Character controls and movement, distinctly awkward in other SWERY games, are no worse than competent here. Initial concerns about Naomi’s slow speed and short stamina meter compared to the size of the map are alleviated once you start unlocking fast travel sites, gain access to quicker modes of transportation, and begin crafting and purchasing clothes to enhance her abilities. Some of the animal abilities suffer from rudimentary animation, but never to the extent that it impedes what you’re trying to do. Even the performance is fine–at least on the PC and PS4 Pro versions I played–with no frame drops or alarming draw distance issues to speak of. It’s not saying a lot, but this may well be SWERY’s most polished game yet.

Yet in many ways, The Good Life is very much a SWERY joint. Although lacking the darkness of Deadly Premonition and The Missing, The Good Life revels in the same kind of collision between the everyday and uncanny. One moment, you’re tending to mundane tasks like making breakfast and having a shower, and the next moment, you’ve stepped through the looking glass and into some remnant of Arthurian legend. It is joyously, deliriously bonkers in a way that feels like SWERY is deliberately doubling down on the quirkiness for which he’s renowned.

The inhabitants of Rainy Woods are all depicted in what has become SWERY’s hallmark style. They each possess a couple of distinctive characteristics that are easily communicated through the lightest of touches, often little more than a signature animation or pose and a memorable catchphrase. None of the cast are granted the depth of Francis York Morgan from Deadly Premonition, but they’re uniformly charming and funny and utterly obsessed with food. Taken together, their accumulated personality brings the village to life and succeeds in transforming it into a place you care about.

The little details of daily life help here, too. Villagers tend to maintain routines, heading to their place of work during the day, then back home at night. Get up early enough and you’ll spot Bruno strolling into town to open his cafe. Wait until mid-morning and there’s Martha heading down to the lake to paint. It’s enjoyable to observe these comings and goings, not just because it’s tremendously satisfying when a later quest asks you to recall where Douglas is likely to be on a Sunday morning, but because you soon start to feel these lived-in grooves yourself. Naomi’s daily routines–showering and eating before leaving the house, checking the garden, taking the road down to the village, popping into the pub or the cafe, chatting with everyone–ground her in this world and help forge your connection with Rainy Woods.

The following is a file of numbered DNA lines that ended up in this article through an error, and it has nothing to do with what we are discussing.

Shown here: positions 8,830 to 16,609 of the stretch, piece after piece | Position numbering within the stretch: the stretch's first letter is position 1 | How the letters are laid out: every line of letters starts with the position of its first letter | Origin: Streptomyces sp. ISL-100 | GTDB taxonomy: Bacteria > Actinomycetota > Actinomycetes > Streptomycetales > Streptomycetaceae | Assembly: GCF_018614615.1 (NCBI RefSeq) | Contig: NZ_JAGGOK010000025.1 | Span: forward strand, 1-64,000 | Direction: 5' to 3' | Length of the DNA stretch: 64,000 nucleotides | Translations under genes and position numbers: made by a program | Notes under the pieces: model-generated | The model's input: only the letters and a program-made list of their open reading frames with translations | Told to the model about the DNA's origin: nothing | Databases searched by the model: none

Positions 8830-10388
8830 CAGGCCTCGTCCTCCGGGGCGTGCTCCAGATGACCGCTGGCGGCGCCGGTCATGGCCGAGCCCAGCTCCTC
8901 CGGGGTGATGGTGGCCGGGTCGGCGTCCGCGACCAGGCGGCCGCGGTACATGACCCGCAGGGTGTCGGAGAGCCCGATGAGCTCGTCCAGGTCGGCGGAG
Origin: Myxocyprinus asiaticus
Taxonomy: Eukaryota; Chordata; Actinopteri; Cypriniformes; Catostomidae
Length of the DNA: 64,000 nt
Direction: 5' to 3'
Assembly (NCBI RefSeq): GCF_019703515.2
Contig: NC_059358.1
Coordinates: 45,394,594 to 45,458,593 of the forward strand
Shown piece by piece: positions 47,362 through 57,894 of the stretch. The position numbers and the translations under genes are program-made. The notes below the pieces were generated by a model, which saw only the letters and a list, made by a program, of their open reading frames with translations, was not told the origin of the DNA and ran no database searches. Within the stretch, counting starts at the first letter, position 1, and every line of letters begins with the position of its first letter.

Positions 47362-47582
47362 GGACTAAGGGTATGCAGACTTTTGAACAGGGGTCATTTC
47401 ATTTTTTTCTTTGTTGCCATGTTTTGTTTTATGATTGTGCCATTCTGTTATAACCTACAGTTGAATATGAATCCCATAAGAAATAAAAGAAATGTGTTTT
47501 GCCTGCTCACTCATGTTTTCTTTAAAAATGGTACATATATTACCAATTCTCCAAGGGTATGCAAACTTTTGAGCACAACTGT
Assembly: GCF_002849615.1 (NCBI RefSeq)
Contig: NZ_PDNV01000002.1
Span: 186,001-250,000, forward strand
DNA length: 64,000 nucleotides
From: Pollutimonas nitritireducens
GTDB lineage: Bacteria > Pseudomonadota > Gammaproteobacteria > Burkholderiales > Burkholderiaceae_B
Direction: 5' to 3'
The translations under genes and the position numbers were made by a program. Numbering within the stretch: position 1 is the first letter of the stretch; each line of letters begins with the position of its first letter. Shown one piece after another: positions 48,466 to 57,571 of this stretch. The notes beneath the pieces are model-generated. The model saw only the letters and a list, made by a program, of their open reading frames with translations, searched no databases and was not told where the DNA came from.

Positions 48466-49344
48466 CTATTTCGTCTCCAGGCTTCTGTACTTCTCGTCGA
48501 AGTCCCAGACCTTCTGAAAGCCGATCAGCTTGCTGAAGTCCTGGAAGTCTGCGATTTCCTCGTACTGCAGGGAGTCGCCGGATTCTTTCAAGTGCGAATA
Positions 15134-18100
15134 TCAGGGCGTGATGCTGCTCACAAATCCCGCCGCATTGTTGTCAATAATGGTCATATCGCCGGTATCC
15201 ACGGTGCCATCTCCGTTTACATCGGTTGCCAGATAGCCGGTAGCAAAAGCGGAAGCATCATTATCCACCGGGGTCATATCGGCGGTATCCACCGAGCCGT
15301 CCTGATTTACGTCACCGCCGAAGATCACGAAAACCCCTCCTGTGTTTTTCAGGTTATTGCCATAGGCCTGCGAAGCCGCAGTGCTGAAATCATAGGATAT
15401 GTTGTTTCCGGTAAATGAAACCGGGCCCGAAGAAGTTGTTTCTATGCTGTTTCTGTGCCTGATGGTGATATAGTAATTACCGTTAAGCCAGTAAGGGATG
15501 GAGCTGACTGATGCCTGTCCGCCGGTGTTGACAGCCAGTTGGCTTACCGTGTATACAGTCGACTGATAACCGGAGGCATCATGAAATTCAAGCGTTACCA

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Where that connection breaks is when the routine becomes too grindy. Much of the crafting and upgrades available are only earned through some extremely tedious resource collection, whether that’s running around the woods picking herbs and fungus, heading to the caves and quarries with your pickaxe, hunting animals, or digging up holes. You end up having to collect a lot of different crafting materials, many of which only have a small–sometimes incredibly tiny–chance of dropping. It quickly becomes boring to spend days on end repeating the same farming run while you pray the RNG swings in your favour. It’s true, you can purchase some of these materials, but you’ll need money to do that, and earning money is another kind of grind, really. At times, Naomi and other characters crack a joke about how tedious this all is, or ask why anyone would actually want to do this. And, I’ve gotta say, it’s hard to laugh at the “joke” when you’re the one stuck living it.

The Good Life is a curious and uneven experience. As a sort of hybrid RPG meets life-sim, it’s certainly competent, despite the grind it demands. Surprisingly, the novel premise takes a back seat for the most part, but it’s never anything less than adorably easy-going, carried along by a carefree attitude and endless charm.